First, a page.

This half billion dollar package that we’re putting forward today comes on top of the $451 million commitment we’ve already made for the Northern Expressway and the upgrade of Port Wakefield Road. And that I announced on a previous visit to Adelaide. These are important investments in Adelaide, in greater Adelaide’s road network, and we’re pleased to add to our previous announcements in terms of this overall commitment of some $1 billion. And Martin Ferguson the Shadow Transport Minister will be back in Adelaide soon with further things to say about other roads needs.

By contrast on the South Road question, the Government’s commitment of just a quarter of a billion dollars, $250 million - our judgment is that is not nearly enough to deal with the huge pressures that are on this important artery, this important north-south artery in Adelaide’s overall transport infrastructure.

Turning to more general national things and after that I’ll ask Nicola to just supplement some remarks that I’ve made on the GP super clinic.

Mr Howard is increasingly out of touch with working families who now have to deal with the double whammy of six interest rate rises on the hop and Work Choices. Mr Howard misled working families when he said that interest rates would not rise. They’ve gone up six times since then. And the impact for first home buyers is an extra $3,000 a year. The second part of the double whammy is

of course Work Choices. We’ve already seen reports which demonstrate that those on AWAs can earn up to $100 a week less than those not on AWAs under Mr Howard’s industrial relations system. So here’s the double whammy: rising interest rates when he said they wouldn’t go up and Work Choices and the impact that has on take home wages as demonstrated by that report.

The other thing we see from Mr Howard is Mr Howard becoming increasingly desperate after 11 years in office. Saying anything, doing anything in order to get

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himself re-elected. And, I think it’s very important to reflect carefully on what Mr Howard’s been saying in recent days because in terms of saying anything and doing anything, it’s starting to get ridiculous.

On the question of inflation, Mr Howard’s been telling us that there are only three factors relevant to inflation and they are basically beyond his control. Global economic growth, oil prices and the drought. And he’s gone on to say that when it comes to labour shortages, that’s not a factor fuelling inflation. That’s what he said quite clearly the other day. Unfortunately the Treasurer has fundamentally disagreed with him. The Treasurer has gone on the record and said that employers are in some cases competing with each other to get employees. That’s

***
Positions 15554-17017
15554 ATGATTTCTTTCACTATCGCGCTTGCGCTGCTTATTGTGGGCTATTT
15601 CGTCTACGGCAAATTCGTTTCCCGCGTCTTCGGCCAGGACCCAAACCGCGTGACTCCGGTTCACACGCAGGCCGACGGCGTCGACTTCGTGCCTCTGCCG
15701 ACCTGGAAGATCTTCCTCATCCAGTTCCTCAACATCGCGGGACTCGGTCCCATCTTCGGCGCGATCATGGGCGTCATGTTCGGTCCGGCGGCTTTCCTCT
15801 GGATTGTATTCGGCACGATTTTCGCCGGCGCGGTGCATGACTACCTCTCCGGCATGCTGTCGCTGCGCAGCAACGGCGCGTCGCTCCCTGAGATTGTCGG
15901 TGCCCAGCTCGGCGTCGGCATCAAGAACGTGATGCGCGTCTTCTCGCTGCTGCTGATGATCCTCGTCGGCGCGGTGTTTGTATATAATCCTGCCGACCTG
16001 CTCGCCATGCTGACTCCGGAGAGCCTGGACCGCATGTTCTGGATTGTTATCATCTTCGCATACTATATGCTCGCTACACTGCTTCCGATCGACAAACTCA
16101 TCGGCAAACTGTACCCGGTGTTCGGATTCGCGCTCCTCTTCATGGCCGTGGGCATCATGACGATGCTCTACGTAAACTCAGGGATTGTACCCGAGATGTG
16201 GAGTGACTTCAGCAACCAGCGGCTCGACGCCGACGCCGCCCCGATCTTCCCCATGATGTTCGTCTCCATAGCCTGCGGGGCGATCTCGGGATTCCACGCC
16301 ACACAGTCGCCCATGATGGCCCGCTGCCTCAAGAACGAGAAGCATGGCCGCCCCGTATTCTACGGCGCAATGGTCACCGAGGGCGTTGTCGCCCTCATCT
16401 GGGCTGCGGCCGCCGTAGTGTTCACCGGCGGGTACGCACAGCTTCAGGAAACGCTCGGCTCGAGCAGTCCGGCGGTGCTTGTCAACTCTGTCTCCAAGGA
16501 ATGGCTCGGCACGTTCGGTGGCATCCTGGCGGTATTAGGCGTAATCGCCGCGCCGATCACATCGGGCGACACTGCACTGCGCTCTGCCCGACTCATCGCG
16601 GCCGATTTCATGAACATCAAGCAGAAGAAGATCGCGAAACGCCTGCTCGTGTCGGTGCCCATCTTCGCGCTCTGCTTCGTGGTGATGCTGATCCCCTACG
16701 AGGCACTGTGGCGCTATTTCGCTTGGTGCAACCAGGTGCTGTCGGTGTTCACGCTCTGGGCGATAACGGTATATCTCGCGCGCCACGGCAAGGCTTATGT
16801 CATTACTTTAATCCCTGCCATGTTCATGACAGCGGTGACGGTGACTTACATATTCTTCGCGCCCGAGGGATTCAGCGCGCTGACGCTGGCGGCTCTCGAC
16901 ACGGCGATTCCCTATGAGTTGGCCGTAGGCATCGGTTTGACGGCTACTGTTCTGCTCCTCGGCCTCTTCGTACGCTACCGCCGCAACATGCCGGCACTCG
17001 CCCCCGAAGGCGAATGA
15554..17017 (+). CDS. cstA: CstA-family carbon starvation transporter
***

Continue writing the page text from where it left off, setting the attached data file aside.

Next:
putting upward pressure on wages and of course you’ve got some international factors. Looking at all of that, the judgment is that inflation is getting a little higher and should be the case and that’s why the Reserve Bank moved interest rates yesterday. Mr Costello, the Treasurer, has torpedoed the argument put forward by Mr Howard the Prime Minister on the causes for inflationary pressures in the

Australian economy. Mr Costello has said that labour shortages, the skills crisis, is driving inflationary pressures. Mr Howard says exactly the reverse. And it’s time the Government begun to sort out its own argument on this, or is this simply another case of them saying anything and doing anything in order to secure political office?

Then of course, it gets worse today, with further statements being made by the Prime Minister who was put this question today on the Neil Mitchell program:

MITCHELL: So you take responsibility for six interest rate rises?

MR HOWARD: No, no. I take responsibility for the strength of the economy

Well that’s quite extraordinary. That is, frankly, classic John Howard. Taking the credit when there is good economic news. Avoiding responsibility when there is bad economic news. I find that statement remarkable because if Mr Howard is out

there saying that he is prepared to take the credit for economic growth numbers, but explicitly rejects all responsibility for what happens when it comes to interest rates, that underlines a Prime Minister who is now desperate, saying anything and doing anything in order to secure the next election.